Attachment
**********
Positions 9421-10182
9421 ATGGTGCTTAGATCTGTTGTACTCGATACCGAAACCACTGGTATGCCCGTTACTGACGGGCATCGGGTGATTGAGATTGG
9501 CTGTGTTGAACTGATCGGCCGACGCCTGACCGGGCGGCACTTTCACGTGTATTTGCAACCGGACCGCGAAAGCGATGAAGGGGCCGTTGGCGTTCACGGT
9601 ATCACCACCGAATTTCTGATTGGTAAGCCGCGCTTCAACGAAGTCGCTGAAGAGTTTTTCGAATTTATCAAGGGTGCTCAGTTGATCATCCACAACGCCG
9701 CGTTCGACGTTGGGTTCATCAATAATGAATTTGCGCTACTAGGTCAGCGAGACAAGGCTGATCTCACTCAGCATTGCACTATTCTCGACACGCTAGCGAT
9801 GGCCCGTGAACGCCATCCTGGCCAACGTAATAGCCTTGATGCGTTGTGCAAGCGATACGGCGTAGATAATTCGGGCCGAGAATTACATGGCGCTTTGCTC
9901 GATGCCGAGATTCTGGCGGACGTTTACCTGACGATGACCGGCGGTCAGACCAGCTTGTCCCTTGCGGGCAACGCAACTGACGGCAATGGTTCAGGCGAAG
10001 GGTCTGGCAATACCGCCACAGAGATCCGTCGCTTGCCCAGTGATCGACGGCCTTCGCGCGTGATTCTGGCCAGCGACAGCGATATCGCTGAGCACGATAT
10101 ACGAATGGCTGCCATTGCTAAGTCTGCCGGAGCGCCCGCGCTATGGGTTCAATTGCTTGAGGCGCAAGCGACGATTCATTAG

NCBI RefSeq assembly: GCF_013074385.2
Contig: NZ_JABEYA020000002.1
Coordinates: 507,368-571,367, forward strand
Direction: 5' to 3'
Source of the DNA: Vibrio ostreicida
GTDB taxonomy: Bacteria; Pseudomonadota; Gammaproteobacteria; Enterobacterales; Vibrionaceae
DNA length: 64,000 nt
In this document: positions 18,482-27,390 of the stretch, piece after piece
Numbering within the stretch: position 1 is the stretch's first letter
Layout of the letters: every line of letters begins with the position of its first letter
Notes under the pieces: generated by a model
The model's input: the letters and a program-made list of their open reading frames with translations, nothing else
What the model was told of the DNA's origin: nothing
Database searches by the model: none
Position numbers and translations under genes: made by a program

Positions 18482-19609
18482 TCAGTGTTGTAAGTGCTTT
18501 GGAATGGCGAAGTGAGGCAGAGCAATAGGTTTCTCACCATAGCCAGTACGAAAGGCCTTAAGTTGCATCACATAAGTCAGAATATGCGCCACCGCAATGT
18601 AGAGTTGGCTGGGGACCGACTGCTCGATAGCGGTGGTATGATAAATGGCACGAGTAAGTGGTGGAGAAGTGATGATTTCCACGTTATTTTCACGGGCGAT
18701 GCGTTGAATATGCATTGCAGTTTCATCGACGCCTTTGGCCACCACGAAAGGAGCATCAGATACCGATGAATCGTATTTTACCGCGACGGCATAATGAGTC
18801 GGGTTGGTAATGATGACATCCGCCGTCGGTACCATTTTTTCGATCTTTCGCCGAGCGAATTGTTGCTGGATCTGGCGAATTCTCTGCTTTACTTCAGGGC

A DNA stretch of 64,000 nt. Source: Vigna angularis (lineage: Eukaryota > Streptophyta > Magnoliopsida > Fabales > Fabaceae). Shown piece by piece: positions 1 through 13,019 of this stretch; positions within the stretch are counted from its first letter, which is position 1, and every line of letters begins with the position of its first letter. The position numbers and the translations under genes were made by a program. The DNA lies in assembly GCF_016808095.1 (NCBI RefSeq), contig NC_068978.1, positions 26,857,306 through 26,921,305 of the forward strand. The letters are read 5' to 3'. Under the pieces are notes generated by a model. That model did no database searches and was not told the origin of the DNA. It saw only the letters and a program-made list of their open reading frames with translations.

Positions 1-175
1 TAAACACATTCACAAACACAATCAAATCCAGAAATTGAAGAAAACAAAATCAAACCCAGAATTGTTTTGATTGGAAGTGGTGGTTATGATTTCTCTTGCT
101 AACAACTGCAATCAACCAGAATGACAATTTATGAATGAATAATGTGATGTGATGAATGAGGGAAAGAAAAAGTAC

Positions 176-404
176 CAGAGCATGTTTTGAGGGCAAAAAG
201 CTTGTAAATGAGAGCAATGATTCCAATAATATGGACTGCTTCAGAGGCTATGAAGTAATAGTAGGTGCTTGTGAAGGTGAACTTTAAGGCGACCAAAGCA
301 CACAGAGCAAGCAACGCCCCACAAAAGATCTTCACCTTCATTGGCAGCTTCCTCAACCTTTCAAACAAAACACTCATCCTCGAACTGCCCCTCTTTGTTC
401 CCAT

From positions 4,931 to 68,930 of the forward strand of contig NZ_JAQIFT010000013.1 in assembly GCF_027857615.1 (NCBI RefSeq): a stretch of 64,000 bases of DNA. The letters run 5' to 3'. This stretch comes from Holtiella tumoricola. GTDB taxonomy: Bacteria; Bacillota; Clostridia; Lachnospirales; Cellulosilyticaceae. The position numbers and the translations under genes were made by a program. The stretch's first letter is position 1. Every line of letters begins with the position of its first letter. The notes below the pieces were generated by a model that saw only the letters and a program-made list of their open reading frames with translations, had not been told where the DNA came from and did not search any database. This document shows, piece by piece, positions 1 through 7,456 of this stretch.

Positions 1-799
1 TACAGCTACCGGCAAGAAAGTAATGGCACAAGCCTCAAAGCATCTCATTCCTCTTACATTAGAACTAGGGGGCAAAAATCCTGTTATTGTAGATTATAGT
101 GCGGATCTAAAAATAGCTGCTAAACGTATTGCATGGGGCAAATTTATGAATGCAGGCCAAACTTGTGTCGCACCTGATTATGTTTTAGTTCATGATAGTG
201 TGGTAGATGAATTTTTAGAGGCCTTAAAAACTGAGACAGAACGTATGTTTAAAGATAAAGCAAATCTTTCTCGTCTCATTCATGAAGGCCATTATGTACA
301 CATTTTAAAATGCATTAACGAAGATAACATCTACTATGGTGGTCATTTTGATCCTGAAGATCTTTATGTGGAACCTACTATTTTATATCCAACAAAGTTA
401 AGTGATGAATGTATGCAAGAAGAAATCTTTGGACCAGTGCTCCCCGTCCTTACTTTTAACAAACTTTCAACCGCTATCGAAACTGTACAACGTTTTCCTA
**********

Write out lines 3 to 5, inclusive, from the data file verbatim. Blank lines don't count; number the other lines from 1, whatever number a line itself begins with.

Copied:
9501 CTGTGTTGAACTGATCGGCCGACGCCTGACCGGGCGGCACTTTCACGTGTATTTGCAACCGGACCGCGAAAGCGATGAAGGGGCCGTTGGCGTTCACGGT
9601 ATCACCACCGAATTTCTGATTGGTAAGCCGCGCTTCAACGAAGTCGCTGAAGAGTTTTTCGAATTTATCAAGGGTGCTCAGTTGATCATCCACAACGCCG
9701 CGTTCGACGTTGGGTTCATCAATAATGAATTTGCGCTACTAGGTCAGCGAGACAAGGCTGATCTCACTCAGCATTGCACTATTCTCGACACGCTAGCGAT